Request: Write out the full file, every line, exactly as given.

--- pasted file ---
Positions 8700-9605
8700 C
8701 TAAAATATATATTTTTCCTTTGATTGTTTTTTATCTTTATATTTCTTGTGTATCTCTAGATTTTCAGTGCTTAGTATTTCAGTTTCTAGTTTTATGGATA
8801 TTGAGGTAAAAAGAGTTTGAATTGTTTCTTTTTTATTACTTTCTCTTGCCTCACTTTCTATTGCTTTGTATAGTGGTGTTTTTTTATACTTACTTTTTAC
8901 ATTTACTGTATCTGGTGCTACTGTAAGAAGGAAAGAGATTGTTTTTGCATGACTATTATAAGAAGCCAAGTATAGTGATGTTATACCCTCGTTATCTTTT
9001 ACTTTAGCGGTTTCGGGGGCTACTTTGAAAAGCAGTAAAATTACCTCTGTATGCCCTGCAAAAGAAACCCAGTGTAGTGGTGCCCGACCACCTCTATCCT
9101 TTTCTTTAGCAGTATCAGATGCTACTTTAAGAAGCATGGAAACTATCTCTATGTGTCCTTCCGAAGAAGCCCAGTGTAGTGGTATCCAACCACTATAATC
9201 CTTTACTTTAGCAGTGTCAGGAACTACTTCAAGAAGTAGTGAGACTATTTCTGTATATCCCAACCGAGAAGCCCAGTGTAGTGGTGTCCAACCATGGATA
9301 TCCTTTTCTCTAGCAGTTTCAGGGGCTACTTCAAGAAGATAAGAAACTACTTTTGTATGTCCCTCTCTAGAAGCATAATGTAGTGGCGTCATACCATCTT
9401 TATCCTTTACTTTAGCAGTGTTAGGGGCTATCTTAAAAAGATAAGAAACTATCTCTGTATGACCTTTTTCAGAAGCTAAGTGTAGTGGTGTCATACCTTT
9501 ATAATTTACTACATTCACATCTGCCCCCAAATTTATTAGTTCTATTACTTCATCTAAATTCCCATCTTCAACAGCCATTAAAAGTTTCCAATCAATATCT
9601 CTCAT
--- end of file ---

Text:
Positions 8700-9605
8700 C
8701 TAAAATATATATTTTTCCTTTGATTGTTTTTTATCTTTATATTTCTTGTGTATCTCTAGATTTTCAGTGCTTAGTATTTCAGTTTCTAGTTTTATGGATA
8801 TTGAGGTAAAAAGAGTTTGAATTGTTTCTTTTTTATTACTTTCTCTTGCCTCACTTTCTATTGCTTTGTATAGTGGTGTTTTTTTATACTTACTTTTTAC
8901 ATTTACTGTATCTGGTGCTACTGTAAGAAGGAAAGAGATTGTTTTTGCATGACTATTATAAGAAGCCAAGTATAGTGATGTTATACCCTCGTTATCTTTT
9001 ACTTTAGCGGTTTCGGGGGCTACTTTGAAAAGCAGTAAAATTACCTCTGTATGCCCTGCAAAAGAAACCCAGTGTAGTGGTGCCCGACCACCTCTATCCT
9101 TTTCTTTAGCAGTATCAGATGCTACTTTAAGAAGCATGGAAACTATCTCTATGTGTCCTTCCGAAGAAGCCCAGTGTAGTGGTATCCAACCACTATAATC
9201 CTTTACTTTAGCAGTGTCAGGAACTACTTCAAGAAGTAGTGAGACTATTTCTGTATATCCCAACCGAGAAGCCCAGTGTAGTGGTGTCCAACCATGGATA
9301 TCCTTTTCTCTAGCAGTTTCAGGGGCTACTTCAAGAAGATAAGAAACTACTTTTGTATGTCCCTCTCTAGAAGCATAATGTAGTGGCGTCATACCATCTT
9401 TATCCTTTACTTTAGCAGTGTTAGGGGCTATCTTAAAAAGATAAGAAACTATCTCTGTATGACCTTTTTCAGAAGCTAAGTGTAGTGGTGTCATACCTTT
9501 ATAATTTACTACATTCACATCTGCCCCCAAATTTATTAGTTCTATTACTTCATCTAAATTCCCATCTTCAACAGCCATTAAAAGTTTCCAATCAATATCT
9601 CTCAT